Published April 11th, 2023 at 6:00 AM
The $200 million proposal to cover the disruptive South Loop freeway with a four-block park should have a goal of becoming the “community front yard for downtown,” according to a new public survey released today.
More than 1,650 people offered their opinion either personally or online about what’s tentatively called the South Loop Link.
The ambitious endeavor calls for a 4.6-acre park to be built above the freeway from Wyandotte Street to Grand Boulevard, mending the wound created when the noisy South Loop trench separated the central business district from the Crossroads in the 1960s.
The results of the survey are to be presented today at an event sponsored by the Downtown Council from 5- 7 p.m. at The Gallery Event Space, 61 E. 14th St. in the Power & Light District.
The survey combined the results of a community meeting held March 7 at the Downtown YMCA and an online questionnaire. It’s the first time the public has had an opportunity to offer what they’d like to see in a proposal that’s been discussed for more than 15 years.
Over the past few years, the idea has gained momentum in an effort led by the Downtown Council, an association of business and property owners. Klyde Warren Park, also located above a freeway in downtown Dallas, has proven very successful as a civic gathering space.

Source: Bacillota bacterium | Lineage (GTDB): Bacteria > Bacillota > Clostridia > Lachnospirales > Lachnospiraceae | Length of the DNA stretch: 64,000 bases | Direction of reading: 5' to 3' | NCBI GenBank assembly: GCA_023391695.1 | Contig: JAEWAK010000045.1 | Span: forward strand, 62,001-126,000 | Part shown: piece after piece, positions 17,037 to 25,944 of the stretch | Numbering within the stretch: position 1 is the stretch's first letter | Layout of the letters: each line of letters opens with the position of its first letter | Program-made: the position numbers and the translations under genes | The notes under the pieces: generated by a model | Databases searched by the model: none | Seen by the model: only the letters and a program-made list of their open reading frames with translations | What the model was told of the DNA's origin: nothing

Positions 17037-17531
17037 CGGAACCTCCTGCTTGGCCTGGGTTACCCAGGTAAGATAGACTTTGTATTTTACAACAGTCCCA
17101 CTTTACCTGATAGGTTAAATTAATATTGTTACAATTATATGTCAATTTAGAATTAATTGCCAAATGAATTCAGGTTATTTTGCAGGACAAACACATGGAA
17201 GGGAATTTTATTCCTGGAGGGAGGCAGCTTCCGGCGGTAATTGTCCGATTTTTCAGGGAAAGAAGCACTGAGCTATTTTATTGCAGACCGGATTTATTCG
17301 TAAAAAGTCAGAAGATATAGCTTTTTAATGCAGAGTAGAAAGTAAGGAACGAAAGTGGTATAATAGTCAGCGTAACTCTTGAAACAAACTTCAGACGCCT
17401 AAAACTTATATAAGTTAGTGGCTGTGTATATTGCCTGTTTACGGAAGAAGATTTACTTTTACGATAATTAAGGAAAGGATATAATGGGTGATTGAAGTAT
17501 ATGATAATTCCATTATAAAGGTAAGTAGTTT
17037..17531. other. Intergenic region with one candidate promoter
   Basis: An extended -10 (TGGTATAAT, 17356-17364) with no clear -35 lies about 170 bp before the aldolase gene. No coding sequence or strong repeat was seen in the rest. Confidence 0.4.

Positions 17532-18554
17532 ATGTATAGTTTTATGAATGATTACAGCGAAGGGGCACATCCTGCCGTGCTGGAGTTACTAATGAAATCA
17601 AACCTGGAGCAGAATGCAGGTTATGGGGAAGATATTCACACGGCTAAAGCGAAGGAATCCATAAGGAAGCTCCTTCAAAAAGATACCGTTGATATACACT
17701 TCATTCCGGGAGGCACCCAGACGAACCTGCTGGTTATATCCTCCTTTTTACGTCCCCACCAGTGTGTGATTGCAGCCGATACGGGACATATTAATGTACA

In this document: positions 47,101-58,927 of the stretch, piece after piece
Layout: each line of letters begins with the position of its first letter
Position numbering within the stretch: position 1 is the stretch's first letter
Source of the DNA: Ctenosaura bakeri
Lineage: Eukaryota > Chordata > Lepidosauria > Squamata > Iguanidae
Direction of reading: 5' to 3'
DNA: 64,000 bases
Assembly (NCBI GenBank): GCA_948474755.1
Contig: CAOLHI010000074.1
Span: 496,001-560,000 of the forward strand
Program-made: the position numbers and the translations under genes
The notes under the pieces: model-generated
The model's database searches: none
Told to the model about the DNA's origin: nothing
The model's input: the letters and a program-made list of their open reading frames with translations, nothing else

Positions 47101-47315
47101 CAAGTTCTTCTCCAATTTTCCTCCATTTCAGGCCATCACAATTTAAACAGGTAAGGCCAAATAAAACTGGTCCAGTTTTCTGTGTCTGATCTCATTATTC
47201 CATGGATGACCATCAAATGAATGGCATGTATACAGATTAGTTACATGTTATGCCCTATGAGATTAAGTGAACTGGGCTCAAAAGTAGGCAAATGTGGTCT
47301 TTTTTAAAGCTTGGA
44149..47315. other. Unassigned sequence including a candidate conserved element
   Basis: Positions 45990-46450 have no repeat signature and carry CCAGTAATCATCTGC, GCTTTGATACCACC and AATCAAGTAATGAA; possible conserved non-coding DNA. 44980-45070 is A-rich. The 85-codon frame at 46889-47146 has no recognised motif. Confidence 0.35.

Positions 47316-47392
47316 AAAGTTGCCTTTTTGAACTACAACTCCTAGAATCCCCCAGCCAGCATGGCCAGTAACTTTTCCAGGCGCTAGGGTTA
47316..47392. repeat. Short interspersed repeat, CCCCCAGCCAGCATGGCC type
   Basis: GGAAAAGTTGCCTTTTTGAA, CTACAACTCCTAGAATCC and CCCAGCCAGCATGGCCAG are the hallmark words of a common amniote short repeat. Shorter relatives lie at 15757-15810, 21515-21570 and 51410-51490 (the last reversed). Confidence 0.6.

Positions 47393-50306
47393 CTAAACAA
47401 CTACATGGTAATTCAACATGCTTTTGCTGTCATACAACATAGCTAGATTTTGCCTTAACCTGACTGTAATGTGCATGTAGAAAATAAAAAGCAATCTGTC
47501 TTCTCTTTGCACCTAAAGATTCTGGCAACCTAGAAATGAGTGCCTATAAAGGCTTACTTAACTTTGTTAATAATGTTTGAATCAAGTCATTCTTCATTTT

Backers have received almost $30 million in federal funding for the proposal, and private donors have contributed another $18 million, including a $10 million grant from H&R Block, the Marion and Henry Bloch Family Foundation and the H&R Block Foundation
The City Council also is currently reviewing a proposal to ask Jefferson City for $15 million in state tax credits, which could generate at least another $30 million in private donations. Additional funding is expected to come from the Missouri Department of Transportation.
Port KC has been assigned to manage the effort and last year HNTB was hired to do the planning and design work.
So what would the public like to see in a prospective South Loop Link?
“My biggest want is for the area to be a place where people can meet and spend time together without having to spend money,” said one respondent.
“Art, art, art, and opportunity for multicultural spaces like an outdoor museum and small shops,” said another.
“As many trees as possible,” added another.
“A great lunch break destination would attract more downtown business,” said one.
When asked what the South Loop project should be for Kansas City, 52% responded a community front yard for downtown; 26% said a refuge for the city, and 17% said the place for civic and cultural events.
Creating better green space has been a consistent wish of downtown residents surveyed by the Downtown Council, a desire that includes more dog parks, walking trails, sports courts, art amenities and restrooms.
When asked how they’d like to program the proposed South Loop Link, the biggest response was creating an event lawn followed by interactive public art, passive space, shady courts, restrooms, ornamental gardens, food truck and pop-up markets.
If the South Loop Link project moves forward, the plan ultimately calls for the park itself to be owned and maintained publicly, and its operation and programming handled by a non-profit group, similar to the one used in Dallas.
Flatland contributor Kevin Collison is the founder of CityScene KC, an online source for downtown news and issues.